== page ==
Syfy’s Lost Girl: UF Fans Should Take a Look

This is a no-brainer.  The whole reason I watched Lost Girl, besides the fact that it conveniently aired after Being Human, is because it looked so much like some Urban Fantasy series brought to life.  A chick in leather with magic powers and quick wit who kills a bad guy within the first ten minutes?  I even Googled it to make sure it wasn’t based on something I’ve read or could read.

Main character Bo (played by Anna Silk) is the primary draw for me.  She embodies the quintessential UF heroine with her tough girl leather outfits and contrasting lighthearted humor.  Yet she is humanized by an obvious sense of loneliness and a longing to belong (which tells me to look forward to some ultra-fun angst).  Also magnetic is her elfin-looking but fully human side-kick, Kenzi (actress Ksenia Solo), who is rescued by Bo in the beginning but manages to rescue Bo right back by the end of the premiere.  You just know she’ll be kicking ass at some point.

A possible problem for UF fans is the way this show warps mythology for the sake of its world-building.  My first problem was the Morrigan (played by Emmanuelle Vaugier), whom you might identify correctly as an Irish goddess of battle, yet here she wears heels with shiny jewelry and a ton of makeup.  She is no one’s idea of a warrior queen.  She looks like one of those Real Housewives—the Real Housewives of Unseelie Court.

Of course they don’t use that word, they just say dark court, and it’s versus the light court, not Seelie.  Recognizable wins over accurate, especially in TV.

The succubus mythology has also been seriously messed with.  Bo may remind you of  Richelle Mead’s UF heroine, Georgina Kincaid, but they’ve stuffed her in with fae mythology and left out anything about demons or hell or immortality.  Instead, she’s a changeling, a fae baby given to humans to raise, or at least that’s the way that I’ve interpreted her story.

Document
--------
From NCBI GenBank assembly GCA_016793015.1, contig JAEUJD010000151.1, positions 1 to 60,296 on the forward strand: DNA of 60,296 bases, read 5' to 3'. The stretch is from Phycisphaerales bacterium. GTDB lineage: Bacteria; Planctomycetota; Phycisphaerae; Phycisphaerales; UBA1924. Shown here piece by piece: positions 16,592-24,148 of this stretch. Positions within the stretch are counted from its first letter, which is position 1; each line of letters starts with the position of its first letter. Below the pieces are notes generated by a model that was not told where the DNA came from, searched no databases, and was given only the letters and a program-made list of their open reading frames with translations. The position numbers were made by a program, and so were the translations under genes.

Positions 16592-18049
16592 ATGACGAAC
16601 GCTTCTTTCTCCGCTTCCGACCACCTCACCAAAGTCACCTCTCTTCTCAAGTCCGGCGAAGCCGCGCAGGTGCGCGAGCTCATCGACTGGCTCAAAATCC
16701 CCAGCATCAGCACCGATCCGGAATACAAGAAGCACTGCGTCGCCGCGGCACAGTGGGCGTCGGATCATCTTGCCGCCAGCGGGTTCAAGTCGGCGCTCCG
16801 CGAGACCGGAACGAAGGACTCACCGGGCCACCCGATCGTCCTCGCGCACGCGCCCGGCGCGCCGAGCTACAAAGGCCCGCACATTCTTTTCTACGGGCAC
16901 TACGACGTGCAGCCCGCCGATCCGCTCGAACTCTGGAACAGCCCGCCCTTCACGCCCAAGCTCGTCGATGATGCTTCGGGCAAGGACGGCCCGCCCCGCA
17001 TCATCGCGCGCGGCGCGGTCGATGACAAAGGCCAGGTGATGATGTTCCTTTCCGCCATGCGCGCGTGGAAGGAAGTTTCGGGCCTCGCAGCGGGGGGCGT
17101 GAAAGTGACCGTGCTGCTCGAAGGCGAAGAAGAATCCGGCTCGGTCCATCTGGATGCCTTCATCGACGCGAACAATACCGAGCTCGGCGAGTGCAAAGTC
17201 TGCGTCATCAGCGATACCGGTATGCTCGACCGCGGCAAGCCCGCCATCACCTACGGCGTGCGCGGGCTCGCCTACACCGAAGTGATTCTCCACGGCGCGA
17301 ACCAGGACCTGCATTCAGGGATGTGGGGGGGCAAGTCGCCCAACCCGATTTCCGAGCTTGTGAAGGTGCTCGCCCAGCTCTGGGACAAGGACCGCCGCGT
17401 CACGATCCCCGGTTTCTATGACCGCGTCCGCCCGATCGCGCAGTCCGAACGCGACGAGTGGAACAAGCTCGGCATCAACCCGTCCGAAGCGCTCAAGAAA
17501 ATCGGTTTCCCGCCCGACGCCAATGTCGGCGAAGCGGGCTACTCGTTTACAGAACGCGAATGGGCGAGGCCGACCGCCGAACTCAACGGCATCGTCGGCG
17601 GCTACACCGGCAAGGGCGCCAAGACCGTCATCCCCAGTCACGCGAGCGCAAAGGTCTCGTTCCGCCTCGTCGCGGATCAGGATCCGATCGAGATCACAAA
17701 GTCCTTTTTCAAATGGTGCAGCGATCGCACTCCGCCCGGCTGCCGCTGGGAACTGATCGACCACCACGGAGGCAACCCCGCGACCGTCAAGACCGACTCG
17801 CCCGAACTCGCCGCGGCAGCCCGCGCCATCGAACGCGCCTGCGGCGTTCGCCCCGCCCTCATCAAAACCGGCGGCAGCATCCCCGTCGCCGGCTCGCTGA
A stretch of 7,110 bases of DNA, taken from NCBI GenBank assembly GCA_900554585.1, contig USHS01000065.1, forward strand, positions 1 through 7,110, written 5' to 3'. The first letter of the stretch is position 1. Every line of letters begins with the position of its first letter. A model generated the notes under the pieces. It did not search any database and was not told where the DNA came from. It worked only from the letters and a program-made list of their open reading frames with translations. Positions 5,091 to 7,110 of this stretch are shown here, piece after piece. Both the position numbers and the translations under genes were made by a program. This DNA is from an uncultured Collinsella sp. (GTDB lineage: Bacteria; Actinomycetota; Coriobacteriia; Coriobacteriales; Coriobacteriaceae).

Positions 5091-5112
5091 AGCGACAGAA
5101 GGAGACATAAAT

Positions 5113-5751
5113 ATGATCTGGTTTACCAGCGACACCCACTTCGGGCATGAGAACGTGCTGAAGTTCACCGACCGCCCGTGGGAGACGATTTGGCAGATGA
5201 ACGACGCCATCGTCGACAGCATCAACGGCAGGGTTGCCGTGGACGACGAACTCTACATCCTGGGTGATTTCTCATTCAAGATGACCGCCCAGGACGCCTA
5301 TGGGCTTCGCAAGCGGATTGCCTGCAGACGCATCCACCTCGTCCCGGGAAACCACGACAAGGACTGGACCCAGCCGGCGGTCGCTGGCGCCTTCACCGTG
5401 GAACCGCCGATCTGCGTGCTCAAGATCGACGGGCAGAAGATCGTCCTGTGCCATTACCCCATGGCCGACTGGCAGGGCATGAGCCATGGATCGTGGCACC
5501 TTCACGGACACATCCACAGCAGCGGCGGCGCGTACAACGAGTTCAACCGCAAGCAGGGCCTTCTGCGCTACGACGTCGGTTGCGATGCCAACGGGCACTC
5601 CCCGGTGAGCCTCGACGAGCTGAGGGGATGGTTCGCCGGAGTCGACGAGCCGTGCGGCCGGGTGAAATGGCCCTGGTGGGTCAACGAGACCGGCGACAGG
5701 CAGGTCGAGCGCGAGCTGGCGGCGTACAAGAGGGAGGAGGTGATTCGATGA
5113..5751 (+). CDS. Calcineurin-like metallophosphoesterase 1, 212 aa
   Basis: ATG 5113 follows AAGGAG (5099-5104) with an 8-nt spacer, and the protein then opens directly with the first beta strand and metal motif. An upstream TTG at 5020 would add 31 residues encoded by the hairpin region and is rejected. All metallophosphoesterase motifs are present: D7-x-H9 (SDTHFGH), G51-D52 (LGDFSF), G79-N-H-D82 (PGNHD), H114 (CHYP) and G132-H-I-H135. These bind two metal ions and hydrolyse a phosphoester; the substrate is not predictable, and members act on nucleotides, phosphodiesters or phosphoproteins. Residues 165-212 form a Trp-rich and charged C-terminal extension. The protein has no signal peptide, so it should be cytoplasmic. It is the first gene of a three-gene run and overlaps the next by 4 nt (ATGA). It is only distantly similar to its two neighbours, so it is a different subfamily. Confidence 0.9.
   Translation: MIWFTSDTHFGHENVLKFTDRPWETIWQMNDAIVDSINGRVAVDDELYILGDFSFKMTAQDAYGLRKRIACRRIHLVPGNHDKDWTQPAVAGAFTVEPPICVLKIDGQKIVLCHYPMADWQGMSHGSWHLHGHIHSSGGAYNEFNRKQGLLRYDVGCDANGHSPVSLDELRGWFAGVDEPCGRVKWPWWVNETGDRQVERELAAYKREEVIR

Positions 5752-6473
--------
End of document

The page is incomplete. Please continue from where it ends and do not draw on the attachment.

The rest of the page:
I’ll give Lost Girl a chance, because it still reminds me too much of the typical UF universe.  It’s up to the writers and actors to provide suspension of disbelief, despite a mythological background that’s out of whack.  But we know it can be done.  After all, Being Human just proved it the hour before.

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2 Comments »

  1. I’m just now watching the first episode of this, and yes it bothered me right off the bat that they defined the Courts as light and dark. They are simply not that easy to define and…I already feel cheated. Does it get better, the same, or worse as the season progresses or even in the 2nd season?

    • OttoChick Said:

      Hi there, Kahlan. To be honest, I only lasted a few more episodes before I lost interest. I never got drawn into the show enough to quit rolling my eyes at the storylines. Plus, love interest Dyson may be hot but actor Kristen Holden-Reid plays him with all the passion of a card-board cut-out. It’s just too bad the show wasn’t based on a book series like I originally had hoped…at least then there would be a structured mythology used as a basis instead of a bunch of pieces flung together around chicks dressed in leather and fight scenes.


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